AngelitaWrite a message
- Years old:
- I am 49
- What is my nationaly:
- I'm greek
- Sexual identity:
- I like guy
- Favourite drink:
- My favourite drink vodka
- In my spare time I love:
Did you know going to bed at the same time as your partner is "biologically irrational"? That's according to sleep physician David Cunnington, who says our preferences for sleep timing whether we're early birds or night owls and sleep environment are largely genetically determined.
Q Our lives have become miserable because we all dread sleep time. Our son doesn't want to go to the bath, then he doesn't want to get out of it, then he wants a snack, then he doesn't want to brush his teeth, then he wants to play, then he wants more stories, then he doesn't calm down and is all hyper.
At the end if he sleeps before 10 pm it is a success. But normally bedtime is somewhere between pm. We are all tired and we get really mad at him, then feel guilty and sad for having gotten mad at him.
This cycle is driving me crazy. I hate myself, I hate being a parent, I am upset with him for giving me all these bad feelings. And these bad feelings have started creeping into our days as well.
More from abc
He misbehaves and doesn't follow any instructions and we yell, etc. We need HELP please! First of all, take a deep breath — you are not alone. Many parents and kids struggle with bedtime and while bedtime does not have to be a miserable experience, there are few other words that can accurately describe it when the evening goes awry.
Your son sounds overtired and overtired kids have a lot of trouble going to sleep. If he is not getting enough sleep, he is also more likely to be tired during the day and tired kids also have trouble with following directions, paying attention, and misbehaving.
Internet explorer is no longer supported
From there, the cycle continues. To start, you need to break the cycle and establish good sleep hygiene.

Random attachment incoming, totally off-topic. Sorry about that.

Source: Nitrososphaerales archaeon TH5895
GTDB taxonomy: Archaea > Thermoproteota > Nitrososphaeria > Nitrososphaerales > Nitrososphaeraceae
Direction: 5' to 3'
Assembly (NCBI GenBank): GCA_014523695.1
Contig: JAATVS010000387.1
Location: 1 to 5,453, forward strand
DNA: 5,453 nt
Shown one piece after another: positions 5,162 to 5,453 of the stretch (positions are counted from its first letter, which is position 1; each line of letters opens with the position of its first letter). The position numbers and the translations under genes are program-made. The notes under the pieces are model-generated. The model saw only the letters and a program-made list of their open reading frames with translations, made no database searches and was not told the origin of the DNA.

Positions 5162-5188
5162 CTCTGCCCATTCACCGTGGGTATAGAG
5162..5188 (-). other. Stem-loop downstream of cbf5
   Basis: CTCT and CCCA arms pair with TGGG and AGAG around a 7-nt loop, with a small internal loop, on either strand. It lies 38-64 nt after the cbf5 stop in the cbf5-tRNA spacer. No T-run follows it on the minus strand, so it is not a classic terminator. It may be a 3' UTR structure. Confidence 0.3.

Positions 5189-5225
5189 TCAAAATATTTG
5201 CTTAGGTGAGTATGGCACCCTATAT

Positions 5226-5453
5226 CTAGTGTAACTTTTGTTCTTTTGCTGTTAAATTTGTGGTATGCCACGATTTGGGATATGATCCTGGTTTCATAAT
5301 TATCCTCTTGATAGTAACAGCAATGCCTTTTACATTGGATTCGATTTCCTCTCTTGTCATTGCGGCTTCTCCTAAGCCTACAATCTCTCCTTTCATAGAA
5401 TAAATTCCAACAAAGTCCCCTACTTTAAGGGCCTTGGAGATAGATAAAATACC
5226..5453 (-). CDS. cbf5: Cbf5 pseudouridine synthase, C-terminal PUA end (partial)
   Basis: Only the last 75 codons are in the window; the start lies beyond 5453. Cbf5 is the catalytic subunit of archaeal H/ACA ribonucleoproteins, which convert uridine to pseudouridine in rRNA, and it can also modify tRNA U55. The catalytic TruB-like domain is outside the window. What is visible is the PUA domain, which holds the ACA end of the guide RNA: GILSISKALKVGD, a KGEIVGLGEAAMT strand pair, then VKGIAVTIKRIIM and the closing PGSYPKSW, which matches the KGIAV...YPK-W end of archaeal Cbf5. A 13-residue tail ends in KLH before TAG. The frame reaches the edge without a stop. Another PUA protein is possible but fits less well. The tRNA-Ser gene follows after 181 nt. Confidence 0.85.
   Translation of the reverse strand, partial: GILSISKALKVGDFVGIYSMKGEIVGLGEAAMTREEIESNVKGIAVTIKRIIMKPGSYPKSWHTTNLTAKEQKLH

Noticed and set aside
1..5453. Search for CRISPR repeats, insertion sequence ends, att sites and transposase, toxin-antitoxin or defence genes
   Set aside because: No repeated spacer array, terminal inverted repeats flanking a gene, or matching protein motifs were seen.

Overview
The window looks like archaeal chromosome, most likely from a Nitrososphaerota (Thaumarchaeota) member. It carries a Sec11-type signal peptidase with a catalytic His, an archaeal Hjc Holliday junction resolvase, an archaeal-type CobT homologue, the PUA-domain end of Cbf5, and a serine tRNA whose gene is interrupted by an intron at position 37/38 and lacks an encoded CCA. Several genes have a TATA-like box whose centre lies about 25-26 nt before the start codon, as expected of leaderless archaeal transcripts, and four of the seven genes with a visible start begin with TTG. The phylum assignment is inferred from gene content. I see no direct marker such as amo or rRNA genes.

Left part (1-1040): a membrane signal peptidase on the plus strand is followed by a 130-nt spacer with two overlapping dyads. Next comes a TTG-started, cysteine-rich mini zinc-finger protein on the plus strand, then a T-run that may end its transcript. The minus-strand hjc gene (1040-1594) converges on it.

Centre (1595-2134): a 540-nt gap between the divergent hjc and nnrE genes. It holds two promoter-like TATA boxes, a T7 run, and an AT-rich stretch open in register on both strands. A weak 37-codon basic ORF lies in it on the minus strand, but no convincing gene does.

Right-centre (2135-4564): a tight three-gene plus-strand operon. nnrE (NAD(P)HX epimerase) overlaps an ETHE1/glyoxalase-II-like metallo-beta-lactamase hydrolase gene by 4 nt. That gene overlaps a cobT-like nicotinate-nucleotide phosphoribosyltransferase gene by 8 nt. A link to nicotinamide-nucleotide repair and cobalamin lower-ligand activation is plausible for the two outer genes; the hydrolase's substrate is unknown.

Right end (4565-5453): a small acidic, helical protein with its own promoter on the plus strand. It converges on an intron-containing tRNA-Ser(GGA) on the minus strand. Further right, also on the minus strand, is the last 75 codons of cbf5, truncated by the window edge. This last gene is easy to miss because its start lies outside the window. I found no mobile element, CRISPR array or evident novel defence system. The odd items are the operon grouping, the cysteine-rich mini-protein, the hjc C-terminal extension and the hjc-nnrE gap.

That said, if your son has been going to bed between and PM for a while, he is not likely going to start going to bed at PM tomorrow, no matter what you do. Setting up a new bedtime routine will need to be done gradually.
Covid advice, updates and vaccine options
Having a predictable and consistent routine is a powerful tool for countering the bedtime battle. Routines do not actually start at bedtime—they can begin as early as when your son gets home from school with a certain amount of play and a set time for doing some homework.
For afterschool play, plan to go to a park or playground because exercise helps kids get sleepy in the evenings. Another good place to start is with a consistent dinnertime. After dinner, allocate time for calm play avoid electronicsbrushing teeth, bathing, putting on pajamas, a calm story, and lights out. Build in some opportunities for your son to make choices at each one of these points in the routine—kids can be more cooperative with the bedtime routine when they get to choose some options.
Here are some examples:. It will be very important for you to expect resistance, have a plan for it, and remain as calm as possible because raised voices are very stimulating.
Here are a few other pointers: Remove stimulating games and electronics from his room; stay consistent and keep the routine the same on the weekends and during vacations; use softer lighting near bedtime; all family members can serve as good models when it is time for the lights to go out. We need HELP! Get this as a PDF. Enter to download and get news and resources in your inbox.
Article share options
Share this on social. Ask an Expert Our son never wants to go to bed and it's making us all miserable. Answered by Ken Schuster, PsyD. Here are some examples: Getting into the bath or skipping it and putting on pajamas for bed; Getting in while the bath is filling to play with the faucet water or waiting until the bath is full; Getting out of the bath right away or staying in while it drains; Brushing teeth before or after the bath; Giving two choices of pajamas.
Topic: Sleep. Ken Schuster, PsyD.
Was this article helpful? Explore Popular Topics.
Behavior Problems. Learning Disorders. View More Topics. Stay connected.